Thus, the Mashhad protest that was probably organized by the hardliners to target the reformists got out of control, denouncing the Supreme Leader, hence the Islamic Republic.  The news of this protest provoked sympathy protests across the country where similar resentments of the Islamic Republic are widespread.  

Mostly poor young working people in small towns protested
Reports confirm that the bulk of the protestors were young low-income working people in smaller cities, towns and some villages.  At the time of the 1979 revolution, two-thirds of the population of 35 million was rural. Today, two-thirds of the 80 million population lives in urban settings defined as municipalities with 5,000 or more.   The traditional rural population has historically been the bedrock of Shi’ite clergy.  Thus, urbanization has loosened the religious influence on the current generation that has either migrated into nearby town or have been part of the urbanization of the old villages.  Of course, some urban working class youth, as well as university students and unemployed college graduates, also participated in the protests.  Young people make up half the Iran’s population and those arrested have an average age of under 25.  Most analysts believe that unemployment among youth runs at about 40% while inflation is about 15%. Reza Fiyouzat cites a report by the head of Imam Khomeini Relief Foundation, Parviz Fattah, that said (link in Farsi) that between 10 to 12 million Iranians live in absolute poverty. He also draws attention to a World Bank 2016 report that praises Iran’s implementation of its structural adjustment program.  Of course, neoliberal policies and structural adjustment programs have been central to government economic policies since the presidency of Akbar Hashemi Rafsanjani (1989-1997).  Promoted by the IMF and the World Bank, these programs have been widely criticized for their adverse impact of the working people, including by increasing poverty (for brief accessible review see, Anup Shah, 2013, for more detailed studies, see Joseph E. Stiglitz).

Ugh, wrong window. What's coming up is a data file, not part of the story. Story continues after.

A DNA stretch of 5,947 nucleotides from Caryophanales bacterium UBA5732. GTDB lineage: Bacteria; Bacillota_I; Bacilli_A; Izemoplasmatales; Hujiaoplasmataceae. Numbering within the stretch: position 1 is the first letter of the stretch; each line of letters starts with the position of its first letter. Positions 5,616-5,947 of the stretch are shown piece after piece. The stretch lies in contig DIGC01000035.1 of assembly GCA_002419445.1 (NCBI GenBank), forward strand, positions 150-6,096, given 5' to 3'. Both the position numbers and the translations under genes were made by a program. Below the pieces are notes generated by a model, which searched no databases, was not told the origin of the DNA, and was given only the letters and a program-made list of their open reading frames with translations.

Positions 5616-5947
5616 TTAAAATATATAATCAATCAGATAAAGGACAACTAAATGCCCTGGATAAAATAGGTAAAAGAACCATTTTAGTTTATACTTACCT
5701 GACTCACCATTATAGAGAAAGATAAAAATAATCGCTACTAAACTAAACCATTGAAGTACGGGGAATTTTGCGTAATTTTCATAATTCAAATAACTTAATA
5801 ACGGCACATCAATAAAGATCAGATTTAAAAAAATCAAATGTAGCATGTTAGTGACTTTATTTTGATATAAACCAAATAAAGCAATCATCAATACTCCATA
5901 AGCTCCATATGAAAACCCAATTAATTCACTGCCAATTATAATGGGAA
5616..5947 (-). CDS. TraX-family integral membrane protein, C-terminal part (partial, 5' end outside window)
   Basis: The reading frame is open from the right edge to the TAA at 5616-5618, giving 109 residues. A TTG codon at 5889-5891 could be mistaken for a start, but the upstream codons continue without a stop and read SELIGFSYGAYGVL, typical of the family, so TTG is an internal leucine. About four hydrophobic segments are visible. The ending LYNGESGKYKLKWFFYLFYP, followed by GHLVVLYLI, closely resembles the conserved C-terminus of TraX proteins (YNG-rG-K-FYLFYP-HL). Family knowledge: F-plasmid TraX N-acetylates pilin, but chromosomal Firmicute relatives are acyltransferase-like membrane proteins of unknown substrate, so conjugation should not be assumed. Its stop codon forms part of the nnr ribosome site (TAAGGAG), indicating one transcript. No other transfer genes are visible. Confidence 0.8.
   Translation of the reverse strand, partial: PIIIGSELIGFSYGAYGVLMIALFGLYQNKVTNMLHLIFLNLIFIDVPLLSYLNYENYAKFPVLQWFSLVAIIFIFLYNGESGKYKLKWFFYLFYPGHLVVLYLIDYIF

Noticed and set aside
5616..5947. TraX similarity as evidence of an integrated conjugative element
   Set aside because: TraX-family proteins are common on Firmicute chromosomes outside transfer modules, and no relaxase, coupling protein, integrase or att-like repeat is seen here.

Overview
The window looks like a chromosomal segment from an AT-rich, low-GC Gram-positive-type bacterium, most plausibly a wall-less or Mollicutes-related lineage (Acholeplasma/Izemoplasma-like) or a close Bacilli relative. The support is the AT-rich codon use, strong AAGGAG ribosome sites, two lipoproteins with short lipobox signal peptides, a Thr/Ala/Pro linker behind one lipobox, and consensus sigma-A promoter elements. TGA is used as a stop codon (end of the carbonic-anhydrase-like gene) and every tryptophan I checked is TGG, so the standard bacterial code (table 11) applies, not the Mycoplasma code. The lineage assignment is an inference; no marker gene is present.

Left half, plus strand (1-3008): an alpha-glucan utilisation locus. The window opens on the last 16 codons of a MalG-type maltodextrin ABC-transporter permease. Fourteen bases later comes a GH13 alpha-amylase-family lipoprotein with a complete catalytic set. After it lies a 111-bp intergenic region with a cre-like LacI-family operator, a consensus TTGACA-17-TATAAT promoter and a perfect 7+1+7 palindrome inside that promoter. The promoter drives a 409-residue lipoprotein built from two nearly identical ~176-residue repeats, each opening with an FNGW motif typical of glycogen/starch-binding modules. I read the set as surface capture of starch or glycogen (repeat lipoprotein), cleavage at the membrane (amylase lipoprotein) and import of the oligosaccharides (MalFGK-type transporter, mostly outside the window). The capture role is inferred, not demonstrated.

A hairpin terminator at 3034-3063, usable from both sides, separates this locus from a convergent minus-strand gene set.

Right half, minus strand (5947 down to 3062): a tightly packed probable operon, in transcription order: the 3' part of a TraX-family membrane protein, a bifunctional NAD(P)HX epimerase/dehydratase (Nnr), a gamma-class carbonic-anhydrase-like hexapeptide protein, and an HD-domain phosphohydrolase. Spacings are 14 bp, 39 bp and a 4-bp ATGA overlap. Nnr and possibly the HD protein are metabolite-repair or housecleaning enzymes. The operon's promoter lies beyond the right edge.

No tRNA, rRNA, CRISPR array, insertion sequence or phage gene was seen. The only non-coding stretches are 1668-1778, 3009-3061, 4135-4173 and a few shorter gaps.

The politics of the protests